Then there are the impetuous suicides like that of 18-year-old Paul Quinn, who killed himself on the day before Valentine's Day, 1997, after his girlfriend died when he crashed his Mini Clubman GT. Says his father, Peter, who greeted him with the relief and fury of a parent whose son is brought home by police at 1 am, "I pointed my finger at him - 'You think you're bloody Stirling Moss. You should treat every person in your car like a baby."'



Paul walked out of the house and never came back. Says Quinn today, "No one was there for him. I should have put my arms around him, 'Hey son, I love you' ... Every fibre of my body was affected - and still is."



Parents have to contend with trying to work out whether suicidal threats are genuine or not. It is not uncommon for young people to use the threat of suicide to get their own way.



Advises Ian Grant, "What you have to say is, 'If I give in [and give you that sportscar to keep you safe], I'm ruining your life really."



Parents, trust your instincts. If you're worried, get help.



Encourage young people to think it through when they have a problem.



Grant talks about the six "paths to suicide":



* Self-hatred (which could be caused by abuse)



* Marijuana and alcohol



* Lack of social skills (they don't connect with people);



* Lack of adult mentors



* Lack of a sense of hope



* Lack of the right messages in their heads. And those messages? "I like myself. I can think for myself. There's no problem so big it can't be solved."



Says Grant, "We call this the resilience quotient. Parents also need to remember that at about 14 kids rethink everything they've learned and individuate it. They do it their way. With teenagers rules without reason create rebellion."



The roots of suicide are extremely complex. Experts in the field estimate that 90 per cent of people who take their own life are suffering from a diagnosable mental illness, often depression. The precipitating event is only the tip of the iceberg.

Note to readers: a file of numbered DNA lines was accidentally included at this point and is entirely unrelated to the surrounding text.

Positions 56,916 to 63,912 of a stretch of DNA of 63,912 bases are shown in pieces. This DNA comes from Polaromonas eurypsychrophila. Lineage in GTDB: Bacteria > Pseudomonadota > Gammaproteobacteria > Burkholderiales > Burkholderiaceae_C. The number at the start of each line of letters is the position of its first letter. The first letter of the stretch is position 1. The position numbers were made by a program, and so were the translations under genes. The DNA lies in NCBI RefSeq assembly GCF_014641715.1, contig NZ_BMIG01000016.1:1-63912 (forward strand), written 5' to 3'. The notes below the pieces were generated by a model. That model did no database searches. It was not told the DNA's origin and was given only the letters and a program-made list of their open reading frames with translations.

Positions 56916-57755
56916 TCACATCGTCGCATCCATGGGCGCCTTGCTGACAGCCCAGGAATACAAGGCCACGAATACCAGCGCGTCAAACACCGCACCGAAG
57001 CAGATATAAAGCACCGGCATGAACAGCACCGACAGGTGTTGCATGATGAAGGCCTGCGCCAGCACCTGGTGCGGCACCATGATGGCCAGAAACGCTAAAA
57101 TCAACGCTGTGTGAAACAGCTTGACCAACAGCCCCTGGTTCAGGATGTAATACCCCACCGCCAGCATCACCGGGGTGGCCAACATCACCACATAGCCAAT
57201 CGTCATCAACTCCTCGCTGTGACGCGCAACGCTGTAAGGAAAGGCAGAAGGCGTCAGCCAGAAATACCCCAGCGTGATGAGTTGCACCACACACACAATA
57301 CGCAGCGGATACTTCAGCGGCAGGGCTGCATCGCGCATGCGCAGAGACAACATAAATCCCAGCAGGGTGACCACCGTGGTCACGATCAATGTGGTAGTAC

For Thelma French and the other families who have chosen to become the public face of Yellow Ribbon, the reality of life without their sons and daughter is moving into a stage where there are more good than bad days. "You'll notice that I haven't approached anyone who has experienced a really recent suicide," says French. "They're too raw. But for me, it's time to move on. A friend said to me, 'It's your journey, Thelma. We're here to help you but you have to travel it yourself.' It's up to me whether it's a nice life or a sad, poor-me life ... I put a lot down to my upbringing as well. My Mum and Dad were so positive. Their message was, 'It doesn't matter what happens to you in life, it's how you take it.'



Some things are just tougher than others."



BE PREPARED TO GET HELP


What to do if you're worried someone may be at risk:



1 Stay with the person - you are their lifeline.



2 Listen, really listen. Take them seriously.



3 Get or call for help immediately if you need support.



Remember: keep that Yellow Ribbon Card close to hand; it has the advice and numbers you may need.



Encourage your children to carry it with them.



Tell them if they are in need but don't know how to ask for help or can't talk about it, they can just show the card to you or a counsellor.



Who to call:


Yellow Ribbon 09 523-4468



Youth Line 0800 376 633



Lifeline 09 522 2999



Mensline 09 522 2500



Websites offering useful suggestions:








How to donate:


Call the Yellow Ribbon Charity Line: 0900 70 500. This will automatically debit your account by $10.



OR simply call a Westpac Trust branch and ask to make a donation to the Yellow Ribbon programme.



RISKS AND WARNING SIGNS


Underpinning factors which put young people at risk:



* Loss of an important person, eg, through divorce of parents, break-up of a relationship, death.



* Recent suicide of friend or relative.



* Exposure to violence, incest or rape.



* Loss of position - status, job.



* Unwanted pregnancy.



* Major hurt or humiliation.



* "Coming out."



* Trouble with the police or court appearance.



* Refusal by significant other to provide support, help or love.



Warning signs:


* Increased drug or alcohol use.



* Giving away prized possessions.



* Withdrawal from friends.



* Sleeping too much, too little, or sporadically.



* Sudden and striking changes in mood and personality.



* Taking death-defying risks.



* Self-mutilating, e.g., cutting arms.



* Becoming more compulsive.



* Loss of interest in favourite pastimes.



* Sudden happiness after prolonged period of depression.



* Saying things like, "I wish I were dead" or "I'm going to end it all" or "No one cares if I live or die."



(Provided by Spinz, Suicide Prevention Information in New Zealand.)